Benjamin Netanyahu and American Presidents

Yesterday, the Israeli prime minister arrived in San Jose, California for a six-day visit to the U.S., which includes a meeting with Joe Biden at the United Nations on Wednesday. Biden is the seventh president in office since Benjamin Netanyahu came to work at the Israeli embassy in Washington in 1982. Drawing on Netanyahu’s recent autobiography, Tevi Troy dimensions his relations with these American leaders:

Vladimir Jabotinsky believed that making one’s case forcefully and persistently in a democratic society is the best way to bring about preferred policy outcomes. Bibi Netanyahu turned the idea into a reality.

During the Clinton administration, Netanyahu rose to prime minister after winning a 1996 election to replace acting Prime Minister Shimon Peres following the assassination of Yitzḥak Rabin. To say that Clinton and company were disappointed at the result is an understatement. Clinton actively tried to have Netanyahu defeated in the election, but, he later admitted, “I tried to do it in a way that didn’t overtly involve me.” Clinton hadn’t fooled anyone. When Netanyahu next came to the White House, Clinton remembered that Netanyahu “wanted me to know that he knew I wasn’t for him and he beat us anyway.”

In April 2002, [President George W.] Bush demanded that Israel withdraw its troops engaged in Jenin and Shechem/Nablus operations to stop the terrorist bombings of the second intifada. With Prime Minister Ariel Sharon’s blessing, Netanyahu flew to Washington and spoke to a bipartisan group of senators. “I am concerned that the imperative of defeating terror everywhere is being ignored when the main engine of Palestinian terror is allowed to remain intact,” he told them. Netanyahu’s words packed a punch in a Washington still focused on responding to 9/11 terror attacks. The Bush administration returned to its statements that Israel should be allowed to defend itself, which took the pressure off and gave Israel room to maneuver. Once again, Netanyahu had used the Jabotinsky method of developing public pressure to help lead to a desired policy outcome.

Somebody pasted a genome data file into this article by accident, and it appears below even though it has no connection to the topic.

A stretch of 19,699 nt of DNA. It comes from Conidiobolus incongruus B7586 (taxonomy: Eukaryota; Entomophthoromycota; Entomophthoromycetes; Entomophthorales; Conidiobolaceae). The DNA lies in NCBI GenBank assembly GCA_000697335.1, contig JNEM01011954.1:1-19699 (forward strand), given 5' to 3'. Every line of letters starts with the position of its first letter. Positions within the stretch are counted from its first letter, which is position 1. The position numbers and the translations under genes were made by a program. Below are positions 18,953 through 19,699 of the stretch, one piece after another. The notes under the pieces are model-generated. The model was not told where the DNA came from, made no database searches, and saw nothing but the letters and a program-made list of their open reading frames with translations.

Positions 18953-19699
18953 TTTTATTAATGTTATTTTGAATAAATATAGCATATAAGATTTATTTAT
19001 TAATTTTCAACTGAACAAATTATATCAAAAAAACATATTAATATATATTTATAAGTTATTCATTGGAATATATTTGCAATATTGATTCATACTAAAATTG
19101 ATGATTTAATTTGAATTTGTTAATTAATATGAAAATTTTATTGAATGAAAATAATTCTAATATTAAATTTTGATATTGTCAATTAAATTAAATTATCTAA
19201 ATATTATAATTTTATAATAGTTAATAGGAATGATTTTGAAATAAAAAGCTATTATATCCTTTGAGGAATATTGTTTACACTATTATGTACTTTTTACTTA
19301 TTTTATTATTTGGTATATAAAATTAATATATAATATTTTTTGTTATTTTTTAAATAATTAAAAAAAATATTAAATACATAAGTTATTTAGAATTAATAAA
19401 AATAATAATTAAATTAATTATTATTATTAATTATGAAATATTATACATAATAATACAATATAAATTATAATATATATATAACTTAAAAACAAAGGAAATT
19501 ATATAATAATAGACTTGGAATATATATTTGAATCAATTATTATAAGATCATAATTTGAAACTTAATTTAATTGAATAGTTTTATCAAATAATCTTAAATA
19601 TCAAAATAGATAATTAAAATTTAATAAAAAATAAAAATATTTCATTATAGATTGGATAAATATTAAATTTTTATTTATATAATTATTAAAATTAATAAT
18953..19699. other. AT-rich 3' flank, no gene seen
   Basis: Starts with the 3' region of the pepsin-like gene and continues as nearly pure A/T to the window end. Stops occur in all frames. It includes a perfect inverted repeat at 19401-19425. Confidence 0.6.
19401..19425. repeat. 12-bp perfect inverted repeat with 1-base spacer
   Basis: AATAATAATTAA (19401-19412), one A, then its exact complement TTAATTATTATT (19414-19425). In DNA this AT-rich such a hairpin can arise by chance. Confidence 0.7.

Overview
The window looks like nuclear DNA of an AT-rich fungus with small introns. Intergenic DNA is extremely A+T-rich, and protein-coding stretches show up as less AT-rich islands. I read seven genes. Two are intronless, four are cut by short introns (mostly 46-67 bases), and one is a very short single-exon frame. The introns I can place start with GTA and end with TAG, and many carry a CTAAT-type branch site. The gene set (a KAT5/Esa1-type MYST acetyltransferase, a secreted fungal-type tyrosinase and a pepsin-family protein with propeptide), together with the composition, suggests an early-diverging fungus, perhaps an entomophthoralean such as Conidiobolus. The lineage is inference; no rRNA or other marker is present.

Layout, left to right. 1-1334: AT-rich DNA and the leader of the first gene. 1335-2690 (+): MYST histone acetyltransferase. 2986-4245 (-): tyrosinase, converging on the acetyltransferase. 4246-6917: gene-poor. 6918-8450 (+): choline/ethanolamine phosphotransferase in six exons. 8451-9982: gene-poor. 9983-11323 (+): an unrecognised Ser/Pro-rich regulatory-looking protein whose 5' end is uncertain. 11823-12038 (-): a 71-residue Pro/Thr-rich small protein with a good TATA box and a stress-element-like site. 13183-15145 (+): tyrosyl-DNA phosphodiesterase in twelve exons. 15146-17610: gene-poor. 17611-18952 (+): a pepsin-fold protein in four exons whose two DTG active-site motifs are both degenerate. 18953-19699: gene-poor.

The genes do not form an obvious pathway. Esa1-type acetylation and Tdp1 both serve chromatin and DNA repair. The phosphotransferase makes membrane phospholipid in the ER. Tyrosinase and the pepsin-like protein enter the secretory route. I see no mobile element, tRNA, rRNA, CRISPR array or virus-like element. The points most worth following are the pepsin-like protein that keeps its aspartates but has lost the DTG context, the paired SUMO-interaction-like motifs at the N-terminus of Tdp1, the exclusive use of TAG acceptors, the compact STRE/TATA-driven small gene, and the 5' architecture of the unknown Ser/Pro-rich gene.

Read more at Commentary

More about: Benjamin Netanyahu, Bill Clinton, George W. Bush, Second Intifada, U.S.-Israel relationship

Using the Power of the Law to Fight Anti-Semitism

Examining carefully the problem of anti-Semitism, and sympathy with jihadists, at American universities, Danielle Pletka addresses the very difficult problem of what can be done about it. Pletka avoids such simplistic answers as calling for more education and turns instead to a more promising tool: law. The complex networks of organizations funding and helping to organize campus protests are often connected to malicious states like Qatar, and to U.S.-designated terrorist groups. Thus, without broaching complex questions of freedom of speech, state and federal governments already have ample justifications to crack down. Pletka also suggests various ways existing legal frameworks can be strengthened.

And that’s not all:

What is Congress’s ultimate leverage? Federal funding. Institutions of higher education in the United States will receive north of $200 billion from the federal government in 2024.

[In addition], it is critical to understand that foreign funders have been allowed, more or less, to turn U.S. institutions of higher education into political fiefdoms, with their leaders and faculty serving as spokesmen for foreign interests. Under U.S. law currently, those who enter into contracts or receive funding to advocate for the interest of a foreign government are required to register with the Department of Justice under the Foreign Agents Registration Act (FARA). This requirement is embedded in a criminal statute, and a violation risks jail time. There is no reason compliance by American educational institutions with disclosure laws should not be subject to similar criminal penalties.

Read more at Commentary

More about: American law, Anti-Semitism, Israel on campus